Image 10: Two views of the final 3D model to be loaded into the CNC pattern cutting machine
The strategy Mark had devised for the casting of the 4 different size cast iron fire backs for Lord Brownlow determined that one pattern was made in the CNC machine cutting the shield and motif from the pattern board material (this being an expensive product developed especially for the prepose) and that the four different size back plates required would be engineered in a play board with structural beading also was applied and a void cut in to receive the shield pattern like a plug sitting in a plug hole. The beading supported the shield within the depth of the board allowing the shield to be removed and re-set into the next size to be cast. The beading also was applied to the front perimeter of the assembly served to frame the rectangle in which the shield is set. The beading applied to the front and rear of the plate serve to reinforce the casting and reduce the volume of iron to be poured. Consequentially the weight of the finished item, which was originally estimated to be in the region of 80-100 kg, would be reduced. A measure enhancing the production process and to ease the effort required to handle the finished items into the backs of each fire place.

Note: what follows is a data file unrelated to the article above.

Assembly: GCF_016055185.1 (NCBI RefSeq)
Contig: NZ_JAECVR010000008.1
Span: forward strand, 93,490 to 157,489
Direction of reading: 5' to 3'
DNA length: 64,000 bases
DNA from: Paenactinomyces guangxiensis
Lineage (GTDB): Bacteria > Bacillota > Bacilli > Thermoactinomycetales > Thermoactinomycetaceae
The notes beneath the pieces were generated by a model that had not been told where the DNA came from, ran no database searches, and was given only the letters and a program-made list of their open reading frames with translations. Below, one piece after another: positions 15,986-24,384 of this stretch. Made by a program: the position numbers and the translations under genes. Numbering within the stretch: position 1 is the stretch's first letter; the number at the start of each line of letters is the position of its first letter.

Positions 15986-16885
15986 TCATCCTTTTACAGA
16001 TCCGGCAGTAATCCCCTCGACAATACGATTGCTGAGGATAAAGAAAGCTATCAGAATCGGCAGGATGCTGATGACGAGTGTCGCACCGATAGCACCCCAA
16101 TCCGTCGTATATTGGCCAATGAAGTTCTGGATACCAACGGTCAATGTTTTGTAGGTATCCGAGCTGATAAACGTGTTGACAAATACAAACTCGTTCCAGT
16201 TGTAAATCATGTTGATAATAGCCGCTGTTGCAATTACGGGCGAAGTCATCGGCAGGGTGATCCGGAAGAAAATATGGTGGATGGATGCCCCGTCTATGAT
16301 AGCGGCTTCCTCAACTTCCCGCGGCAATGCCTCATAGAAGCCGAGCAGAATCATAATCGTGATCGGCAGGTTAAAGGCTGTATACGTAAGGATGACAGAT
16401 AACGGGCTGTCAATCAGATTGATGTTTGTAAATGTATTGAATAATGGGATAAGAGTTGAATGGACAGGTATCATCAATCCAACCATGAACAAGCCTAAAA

Image 11: The cutting of the shield shape and pattern mounting boards
Image 12: The cutting of the motif and shield and the fabrication of the different size back plates with applied beading.
Image 13: The shield pattern machined by the CNC cutter with the final option for Lord Brownlow’s coat of arms.
Once these components arrive at the foundry the process of making one mould at a time casting two fire backs. Then lifting out the shield shape form the ply board and beaded back plate and placing it into the next size to be cast can begin.
Image 14: The making of the moulds by packing sand about the pattern using the” age old” loos sand technique for casting of the fire backs
Image 15: The pouring in of the molten iron into the mould
Image 16: The cast iron fire backs emerge from the sand.
In addition to the bespoke commissions Mark is working to develop a product range of wrought iron and cast-iron artefacts which will combine the essence of the craft with ingenuity, style and the practical requirements of the home and garden.